ZURICH (Reuters) – Credit Suisse (S:CSGN) on Thursday posted a steeper-than-expected slide in third-quarter profit, as a surge in investment banking failed to offset a slowdown in wealth management and other headwinds it chalked up to exceptional circumstances.
Profit slid 38% during the quarter to 546 million Swiss francs ($602 million) as CS contended with its strongest foreign currency adversities in nearly a decade, along with higher credit loss provisioning and a one-off boost which had flattered last year’s numbers.
That compared with a median forecast of 572 million francs from 17 analysts compiled by the Swiss bank.
A year earlier, Credit Suisse received a 327 million franc revenue boost from the sale of its InvestLab fund platform.
Despite the fall in profits the bank followed rival UBS (S:UBSG) in offering more to shareholders, scheduling up to 1.5 billion francs in share buybacks next year and a 5% rise in the 2020 dividend.
Chief Executive Thomas Gottstein in July announced a round of cost cuts, including merging the global markets trading division and advisory-focused investment banking and capital markets unit, as his first major strategic stamp on the bank.
The newly merged investment banking unit saw pretax profit rise to 370 million francs, with increased trading helping equity and fixed income sales and trading surge 5% and 10%, while capital markets and advisory revenue rose 33%.
A drop in revenue at its international wealth management unit, a sore point in the second quarter, was more pronounced than analysts had anticipated.
Shares fell more than 5% in early trade, hitting a five-month low, as analysts noted disappointing wealth management revenue.
UBS last week posted a doubling of third-quarter profit as ultra-rich clients scrambled to trade and seal deals amid a boom in markets. Smaller peer Julius Baer (S:BAER) also reported strong client inflows.
Unlike Credit Suisse, UBS derives a large portion of revenue from private banking in the United States, a major market which has seen solid growth yet is absent from CS’s otherwise largely global presence.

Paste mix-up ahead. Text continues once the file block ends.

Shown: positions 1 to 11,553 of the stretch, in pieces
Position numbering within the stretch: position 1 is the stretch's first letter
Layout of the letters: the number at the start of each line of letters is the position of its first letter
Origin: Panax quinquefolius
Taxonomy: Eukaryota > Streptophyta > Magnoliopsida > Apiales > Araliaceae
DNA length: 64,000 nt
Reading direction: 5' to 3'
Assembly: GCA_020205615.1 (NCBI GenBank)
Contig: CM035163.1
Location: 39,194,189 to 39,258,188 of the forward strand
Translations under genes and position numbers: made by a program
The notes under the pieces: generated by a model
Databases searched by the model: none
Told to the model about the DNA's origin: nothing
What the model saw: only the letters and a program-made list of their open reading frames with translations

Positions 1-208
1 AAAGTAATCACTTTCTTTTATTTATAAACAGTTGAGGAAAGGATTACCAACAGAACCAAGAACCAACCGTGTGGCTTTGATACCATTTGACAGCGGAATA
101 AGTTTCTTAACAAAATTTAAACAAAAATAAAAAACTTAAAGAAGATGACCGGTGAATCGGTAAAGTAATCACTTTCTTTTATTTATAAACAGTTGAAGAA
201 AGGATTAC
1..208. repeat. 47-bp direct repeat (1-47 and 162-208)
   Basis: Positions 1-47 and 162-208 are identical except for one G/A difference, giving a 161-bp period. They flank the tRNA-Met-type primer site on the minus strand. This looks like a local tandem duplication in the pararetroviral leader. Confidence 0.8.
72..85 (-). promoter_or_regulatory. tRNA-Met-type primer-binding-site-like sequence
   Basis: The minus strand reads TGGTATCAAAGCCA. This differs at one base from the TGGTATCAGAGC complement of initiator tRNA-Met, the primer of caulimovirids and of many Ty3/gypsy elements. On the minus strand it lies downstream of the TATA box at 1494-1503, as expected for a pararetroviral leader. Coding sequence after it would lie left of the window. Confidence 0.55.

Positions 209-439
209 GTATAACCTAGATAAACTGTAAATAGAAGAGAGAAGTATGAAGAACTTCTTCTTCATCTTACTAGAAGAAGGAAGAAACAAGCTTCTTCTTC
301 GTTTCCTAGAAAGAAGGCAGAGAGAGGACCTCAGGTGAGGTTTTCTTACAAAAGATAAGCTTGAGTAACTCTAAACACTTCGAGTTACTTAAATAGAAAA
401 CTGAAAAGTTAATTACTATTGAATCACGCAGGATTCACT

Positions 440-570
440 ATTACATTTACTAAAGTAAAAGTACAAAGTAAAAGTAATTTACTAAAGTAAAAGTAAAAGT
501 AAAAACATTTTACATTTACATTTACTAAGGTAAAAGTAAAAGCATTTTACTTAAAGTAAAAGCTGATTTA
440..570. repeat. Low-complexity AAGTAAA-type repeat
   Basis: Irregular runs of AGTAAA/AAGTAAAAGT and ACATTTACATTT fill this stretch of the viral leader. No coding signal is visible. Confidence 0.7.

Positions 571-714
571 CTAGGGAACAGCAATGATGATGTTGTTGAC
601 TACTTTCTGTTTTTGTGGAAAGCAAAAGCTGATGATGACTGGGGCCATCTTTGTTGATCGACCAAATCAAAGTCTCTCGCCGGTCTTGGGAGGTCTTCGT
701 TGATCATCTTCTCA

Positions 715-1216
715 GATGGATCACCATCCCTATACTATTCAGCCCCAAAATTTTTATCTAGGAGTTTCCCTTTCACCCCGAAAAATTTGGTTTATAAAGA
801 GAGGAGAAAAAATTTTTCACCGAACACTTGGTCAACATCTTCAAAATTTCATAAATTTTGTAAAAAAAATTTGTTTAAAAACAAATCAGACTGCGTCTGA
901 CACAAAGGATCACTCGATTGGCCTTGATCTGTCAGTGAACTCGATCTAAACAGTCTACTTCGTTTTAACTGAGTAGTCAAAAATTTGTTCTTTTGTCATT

At Credit Suisse, wealth management suffered from foreign currency moves and lacked one-off items such as the prior year’s InvestLab sale, without which revenue would have risen 5%.
In international wealth management, covering clients outside Switzerland and Asia, bumper trading which has buoyed wealth managers throughout the pandemic failed to offset lower recurring commissions and fees, and falling net interest income.
On conference calls executives conceded lower interest rates and a depressed dollar meant the unit would be more reliant on transaction revenues and higher lending to grow in coming quarters.
The bank aims to grow profit by 10% annually in its international wealth division from next year, particularly through tighter collaboration with its investment bank and greater lending efforts. It earlier this month announced the hiring of former Bank of America Corp (N:BAC) investment bank chief Christian Meissner to co-lead the unit’s advisory efforts.
In its home market, where it is closing roughly a quarter of its branches, Credit Suisse saw adjusted revenue rise 1% during the quarter, recording similar gains in both its corporate business as with retail and private banking clients due to strong transaction activity.
It hopes the introduction of a digital banking app challenging fintechs like Revolut will help grow its retail market share while saving on costs.
Shares in CS have so far this year lost more than a quarter of their value, falling twice as much as those of UBS, but staying ahead of the European banking sector as a whole (SX7P).